Friday, March 30, 2012

Bunting For Singles

I played my fair share of baseball as a child, but I am not a big fan.  Each spring, as many of my friends get excited about spring training, I am left scratching my head.  That said, I have a few interests that may perplex others, so I am not judging.  Though not a baseball fan, I am a fan of sports analogies and an even bigger fan of getting stuff done.  While reading The Accidental Creative, I came across a baseball  analogy that struck a chord with me, the concept of "bunting for singles".

Those of us familiar with baseball are well aware that there are scenarios where bunting for a single is the right call.  Though, the idea of giving one batter after the next the bunt sign, or asking the same batter to bunt at each at bat, makes absolutely no sense (even if it is coach pitch, and that's another post altogether).  At the same time, a batter who decides to take the bat out of his own hands despite coach's direction is disheartening.  As a young Sailor, there were many times when I would come up to the plate knowing that all I wanted to do was make contact (i.e. not make a mistake) and would square to bunt.  I wasn't worried about making ground, my objective was merely to not lose any.  I did not have confidence in my ability to swing away and therefore rarely did.  With that approach, my swing never got better and my batting average was dismal.  But, I made contact and, at the time, that was good enough for me, as I wasted growth opportunity after growth opportunity.

Fortunately, I reached a point where I became less concerned about making contact and more interested in learning to hit the ball beyond the infield.  I also made it a point to spend time with people who took pride in their swing and were committed to not bunt unless specifically directed to do so (and even then tried to convince "the coach" otherwise).  The concept of "bunting for singles" quickly became foreign to me and my batting average slowly went up and the pace of progress across the team increased.

As a leader, I refuse to give any member of our team the bunt sign.  In fact, I become extremely disappointed when I see a Shipmate square to bunt.  Don't get me wrong, I understand the tendency to be more concerned with not losing than being interested in winning, but the sooner in life we get over it, the more likely we are to reach our potential.  I'd rather go down swinging away (and watch others do the same) than fouling off bunt attempts or even outrunning the throw to first base.

Swing hard, swing often - bunting leads us toward mediocrity (at best)...   

Tuesday, March 20, 2012

It's The Network, Stupid

I just finished watching "The Social Network" for the second time.  I don't know how much of it is true, but what an amazing story!  Makes me think of many things.  The first time I watched it, the main take-away was the reminder that good ideas are nothing without execution (yes, I side with Zuckerberg on that point).  The second time, the take-away was no less subtle, merely more evidence of the significance our individual network has on both our ability to get things done and our ability to enjoy life.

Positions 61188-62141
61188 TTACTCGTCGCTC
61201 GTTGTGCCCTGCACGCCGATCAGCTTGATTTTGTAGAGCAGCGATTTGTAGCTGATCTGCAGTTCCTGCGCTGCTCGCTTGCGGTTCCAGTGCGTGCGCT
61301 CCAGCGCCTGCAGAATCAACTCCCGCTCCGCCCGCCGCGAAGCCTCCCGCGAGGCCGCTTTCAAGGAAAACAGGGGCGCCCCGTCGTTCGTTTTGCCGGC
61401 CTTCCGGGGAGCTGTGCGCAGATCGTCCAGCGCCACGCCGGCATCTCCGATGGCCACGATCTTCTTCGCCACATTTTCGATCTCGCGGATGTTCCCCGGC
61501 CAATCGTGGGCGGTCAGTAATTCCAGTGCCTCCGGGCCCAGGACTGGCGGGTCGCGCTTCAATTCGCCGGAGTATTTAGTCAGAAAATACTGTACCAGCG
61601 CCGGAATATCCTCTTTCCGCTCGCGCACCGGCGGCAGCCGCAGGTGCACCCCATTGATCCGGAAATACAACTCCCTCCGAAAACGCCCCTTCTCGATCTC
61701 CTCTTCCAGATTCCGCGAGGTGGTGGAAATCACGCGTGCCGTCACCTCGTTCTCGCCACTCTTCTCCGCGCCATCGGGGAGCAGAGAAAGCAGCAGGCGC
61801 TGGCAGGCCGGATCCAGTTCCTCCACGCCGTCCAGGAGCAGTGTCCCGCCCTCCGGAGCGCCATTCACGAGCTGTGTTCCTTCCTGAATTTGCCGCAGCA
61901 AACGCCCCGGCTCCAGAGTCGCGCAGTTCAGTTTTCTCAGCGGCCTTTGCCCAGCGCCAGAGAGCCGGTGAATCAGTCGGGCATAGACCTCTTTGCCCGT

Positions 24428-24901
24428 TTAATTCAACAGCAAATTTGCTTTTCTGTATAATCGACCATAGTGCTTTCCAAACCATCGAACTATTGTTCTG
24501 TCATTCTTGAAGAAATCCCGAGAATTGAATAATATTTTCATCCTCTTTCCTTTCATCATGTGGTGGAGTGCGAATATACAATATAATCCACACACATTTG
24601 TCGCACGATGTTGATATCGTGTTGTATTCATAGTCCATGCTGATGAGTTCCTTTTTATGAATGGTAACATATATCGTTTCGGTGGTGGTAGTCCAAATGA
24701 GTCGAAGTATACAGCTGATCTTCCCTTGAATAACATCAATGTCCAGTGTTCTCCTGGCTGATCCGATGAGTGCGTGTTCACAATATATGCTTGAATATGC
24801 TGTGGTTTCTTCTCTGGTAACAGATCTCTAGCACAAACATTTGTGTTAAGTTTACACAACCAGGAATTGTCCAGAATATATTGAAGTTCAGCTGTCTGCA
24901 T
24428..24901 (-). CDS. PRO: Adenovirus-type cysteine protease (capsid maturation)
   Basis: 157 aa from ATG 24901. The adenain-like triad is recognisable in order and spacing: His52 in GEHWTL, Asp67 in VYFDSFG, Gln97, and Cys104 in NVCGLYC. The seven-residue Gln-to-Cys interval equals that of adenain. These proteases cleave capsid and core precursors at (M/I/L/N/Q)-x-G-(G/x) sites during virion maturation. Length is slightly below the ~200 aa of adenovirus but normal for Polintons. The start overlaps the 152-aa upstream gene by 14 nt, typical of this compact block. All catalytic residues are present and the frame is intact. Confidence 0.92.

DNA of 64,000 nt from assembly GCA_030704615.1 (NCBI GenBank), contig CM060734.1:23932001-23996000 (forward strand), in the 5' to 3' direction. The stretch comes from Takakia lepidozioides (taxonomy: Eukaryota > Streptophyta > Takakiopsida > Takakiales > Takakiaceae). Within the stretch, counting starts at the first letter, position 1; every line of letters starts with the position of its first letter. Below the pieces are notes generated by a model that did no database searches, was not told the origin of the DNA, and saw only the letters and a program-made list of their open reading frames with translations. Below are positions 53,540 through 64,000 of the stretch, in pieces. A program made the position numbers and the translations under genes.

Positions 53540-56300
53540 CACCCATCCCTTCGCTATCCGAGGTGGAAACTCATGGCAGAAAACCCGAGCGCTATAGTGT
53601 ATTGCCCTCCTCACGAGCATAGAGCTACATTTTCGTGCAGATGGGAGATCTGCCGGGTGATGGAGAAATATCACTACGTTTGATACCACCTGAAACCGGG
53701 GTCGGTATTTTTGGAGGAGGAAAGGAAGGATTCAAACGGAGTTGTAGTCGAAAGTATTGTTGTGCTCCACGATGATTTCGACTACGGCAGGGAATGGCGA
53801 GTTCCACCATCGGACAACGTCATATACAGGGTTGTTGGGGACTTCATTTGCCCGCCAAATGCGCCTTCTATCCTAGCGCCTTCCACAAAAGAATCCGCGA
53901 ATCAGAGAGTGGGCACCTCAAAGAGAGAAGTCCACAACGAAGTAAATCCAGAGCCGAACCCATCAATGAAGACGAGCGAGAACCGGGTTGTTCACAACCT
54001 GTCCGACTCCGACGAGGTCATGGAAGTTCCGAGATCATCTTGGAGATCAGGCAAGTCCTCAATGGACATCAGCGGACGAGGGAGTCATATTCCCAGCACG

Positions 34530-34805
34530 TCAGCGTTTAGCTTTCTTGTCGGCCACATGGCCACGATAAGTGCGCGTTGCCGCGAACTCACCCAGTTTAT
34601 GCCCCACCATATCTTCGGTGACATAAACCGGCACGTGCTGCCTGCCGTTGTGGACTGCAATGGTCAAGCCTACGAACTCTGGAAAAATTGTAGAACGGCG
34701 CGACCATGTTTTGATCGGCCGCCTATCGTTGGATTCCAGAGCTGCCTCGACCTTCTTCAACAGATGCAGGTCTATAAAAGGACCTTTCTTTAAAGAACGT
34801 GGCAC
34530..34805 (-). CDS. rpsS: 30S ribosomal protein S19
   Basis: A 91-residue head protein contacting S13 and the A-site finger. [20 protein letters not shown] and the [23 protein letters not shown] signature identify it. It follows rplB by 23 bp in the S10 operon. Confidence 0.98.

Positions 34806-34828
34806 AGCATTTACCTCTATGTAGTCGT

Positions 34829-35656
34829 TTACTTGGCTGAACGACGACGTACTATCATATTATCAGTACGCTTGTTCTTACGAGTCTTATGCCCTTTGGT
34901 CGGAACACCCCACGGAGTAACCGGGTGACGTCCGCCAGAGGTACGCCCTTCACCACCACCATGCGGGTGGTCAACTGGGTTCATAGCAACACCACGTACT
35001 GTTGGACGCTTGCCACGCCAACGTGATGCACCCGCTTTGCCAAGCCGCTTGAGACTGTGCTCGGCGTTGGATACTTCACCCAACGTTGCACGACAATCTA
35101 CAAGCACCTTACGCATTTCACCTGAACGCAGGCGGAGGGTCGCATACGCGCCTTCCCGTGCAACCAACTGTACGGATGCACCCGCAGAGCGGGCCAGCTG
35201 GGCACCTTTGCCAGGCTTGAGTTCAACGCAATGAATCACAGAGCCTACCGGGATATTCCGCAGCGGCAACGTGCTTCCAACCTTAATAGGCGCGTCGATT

Those of us who work in a computer related field are well aware of Moore's Law, which states that the number of transistors on a chip will double approximately every 18 months. Some are familiar with Metcalfe's Law, which states that the value of a telecommunications network is proportional to the square of the number of connected users. Those of us in the "getting things done" business might take a slightly different angle on both. I offer that the value of a personal network is proportional to the square of the number of quality people in our network. At the same time, the speed of that personal network getting things done exponentially increases through the deliberate growth of that network over time. In essence, these computing laws apply to the world of human interaction.  Clearly not rocket science, and though many will call it common sense, it is far from common practice.

As a junior officer, I was not the least bit interested in growing my network. I was going to repay my education by completing my minimum service obligation and nothing more. Due to that approach, I missed numerous opportunities to learn from my peers, grow in meaningful ways, and create partnerships that would only grow in value over time. I ignored the laws of both Moore and Metcalfe and my ability to contribute was marginalized. As I near the 20 years of service milestone, it is obvious that I did quite a bit more than my minimum five year payback and though time is a metric, in isolation, it is hardly a metric of value. What was different about the most recent 15 years when compared to the first five? Easy, I grew to understood the value of the network!

Like so many great lessons I continue to learn in my professional life, the source of this epiphany was my Chief Petty Officer. The way "My Chief" worked within his peer group to magically get things done was not lost on me. There were many times when we would hit a wall. He would simply excuse himself and return a short time later with a smile.  His smile came to mean, "Don't ask me how LT, just know that our problem is no longer."  We talked many times while underway about the strong traditions within the Chief's Mess and their uncanny way of working together to get things done.  I wanted that ability to get things done, yet I knew as an officer I would never "be accepted by the Mess."  From that point on, I committed to doing my part cultivate a "Mess-like" culture. A peer-centric environment focused on self-correction, teamwork, and selflessly getting things done.

Upon my decision to make the Navy my career, I purposefully...